The military budget comprises, in many cases, the primary source of revenue for these firms.
The aerospace and defence companies that dominate the business — Lockheed Martin has come out in front of the pack — are opposing the planned cuts and fighting tooth and nail to keep the military budget safe.
They’re pressing on Congress to act to stop the cuts, and they’re very well positioned to do so. The defence sector has one of the most active lobbying segments and generous political contributions.
Even more, they’re breaking out the big guns. If cuts go through, there will be across-the-sector layoffs.
They’ve threatened to send out notices of termination right before this November’s election.
That might make Congress move.
Photo: Wikimedia Creative Commons
Senate Republicans are willing to accept tax increases if it means saving the defence budgetThe Senate Armed Services Committee is extremely bipartisan. They have an excellent working relationship across party lines. Look to the Senate Republicans for leadership on how the negotiations will go.
Senator John McCain has gotten to the point where he is willing to raise taxes if it means saving the defence business.
McCain told Bloomberg that he thought a plan to raise revenues could serve as a blueprint to make the necessary money to offset the cuts.
He described the mandatory additional cuts as “so devastating that the Secretary of defence will not even contemplate the plans necessary to implement sequestration,” referring to the fact that the defence Department has remained mum on their planned response.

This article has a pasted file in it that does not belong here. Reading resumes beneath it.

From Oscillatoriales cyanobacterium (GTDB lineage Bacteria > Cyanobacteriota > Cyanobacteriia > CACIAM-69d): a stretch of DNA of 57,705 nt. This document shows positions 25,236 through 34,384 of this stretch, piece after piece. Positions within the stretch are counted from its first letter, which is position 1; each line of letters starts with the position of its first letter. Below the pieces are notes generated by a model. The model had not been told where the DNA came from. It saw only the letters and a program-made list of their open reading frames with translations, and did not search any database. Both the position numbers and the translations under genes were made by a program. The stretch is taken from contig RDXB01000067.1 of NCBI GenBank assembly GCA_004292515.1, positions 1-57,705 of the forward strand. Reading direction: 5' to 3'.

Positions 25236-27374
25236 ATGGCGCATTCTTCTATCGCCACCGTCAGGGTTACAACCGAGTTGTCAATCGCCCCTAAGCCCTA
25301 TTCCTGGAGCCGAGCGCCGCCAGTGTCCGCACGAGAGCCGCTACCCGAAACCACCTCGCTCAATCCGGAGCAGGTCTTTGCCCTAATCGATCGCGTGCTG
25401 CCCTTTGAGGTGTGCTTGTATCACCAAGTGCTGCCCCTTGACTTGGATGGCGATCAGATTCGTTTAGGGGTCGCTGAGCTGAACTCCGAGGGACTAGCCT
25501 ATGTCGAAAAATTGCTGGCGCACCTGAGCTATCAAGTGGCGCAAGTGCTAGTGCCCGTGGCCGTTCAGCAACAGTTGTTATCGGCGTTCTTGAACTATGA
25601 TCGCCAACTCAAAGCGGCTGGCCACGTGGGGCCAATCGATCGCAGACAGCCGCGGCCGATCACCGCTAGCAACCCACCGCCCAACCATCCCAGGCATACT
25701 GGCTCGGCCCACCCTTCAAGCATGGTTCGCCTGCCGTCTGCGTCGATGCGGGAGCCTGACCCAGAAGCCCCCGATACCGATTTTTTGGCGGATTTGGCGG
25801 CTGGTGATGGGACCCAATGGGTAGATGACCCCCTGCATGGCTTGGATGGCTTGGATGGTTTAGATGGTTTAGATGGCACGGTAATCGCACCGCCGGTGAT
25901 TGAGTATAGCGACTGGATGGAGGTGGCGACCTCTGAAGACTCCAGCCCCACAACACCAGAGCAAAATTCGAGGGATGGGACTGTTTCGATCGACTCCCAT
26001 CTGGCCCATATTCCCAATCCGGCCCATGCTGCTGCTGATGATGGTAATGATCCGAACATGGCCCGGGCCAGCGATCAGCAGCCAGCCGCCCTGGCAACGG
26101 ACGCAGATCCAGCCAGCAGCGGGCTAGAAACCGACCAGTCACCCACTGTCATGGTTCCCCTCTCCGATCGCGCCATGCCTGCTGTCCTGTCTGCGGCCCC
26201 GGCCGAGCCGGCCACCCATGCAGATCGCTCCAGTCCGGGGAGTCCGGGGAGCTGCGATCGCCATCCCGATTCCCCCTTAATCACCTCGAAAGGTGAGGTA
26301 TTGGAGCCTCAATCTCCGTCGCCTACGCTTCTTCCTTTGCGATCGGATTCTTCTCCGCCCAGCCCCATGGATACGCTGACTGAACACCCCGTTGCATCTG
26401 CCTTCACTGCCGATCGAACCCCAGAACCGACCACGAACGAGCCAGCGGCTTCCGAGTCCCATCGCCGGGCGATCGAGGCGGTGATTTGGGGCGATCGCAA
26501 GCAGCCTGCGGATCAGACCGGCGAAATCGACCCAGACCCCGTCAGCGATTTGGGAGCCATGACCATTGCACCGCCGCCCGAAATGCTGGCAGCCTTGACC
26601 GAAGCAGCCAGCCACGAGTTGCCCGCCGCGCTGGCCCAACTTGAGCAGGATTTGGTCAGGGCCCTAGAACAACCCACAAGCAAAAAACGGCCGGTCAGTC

Photo: dl776webb / flickr
Aerospace and defence industry unions will have to team up with their longtime adversaries, managementWhat’s that old saying about politics and bedfellows?
This is one of those situations where longtime antagonists will have to come together to stop the cuts.
The workers in the aerospace and defence industry arguably have the most to lose of anyone, as sequestration would almost assuredly mean mass layoffs across the sector and many sectors associated with it.
It’s already estimated that the cuts to defence would cause the loss of a million jobs.
So, despite the fact that the machinists just finished striking at Lockheed Martin less than two weeks ago, labour and management will have to team up this time to prevent the cuts from happening. Union members can vote, companies cannot.
Congressional Democrats want to see many of the other cuts go away, and are willing to give on defence
The mistake made when considering the cuts is thinking that it’s something that anybody particularly wants.
Were it up to most of the mainstream factions on the hill, Sequestration wouldn’t happen.
In addition to the massive cuts to the defence money, scores of other government programs — the national park system, the Federal Aviation Administration, many different agencies — are seeing cuts on par with the defence budget cuts, some even worse.
What to expect from the Democrats is that they will be willing, in the end, to restore much or all of the defence cuts, but that they will also try to ensure that revenues increase to pay for that and that non-defence programs are salvaged in part or in whole.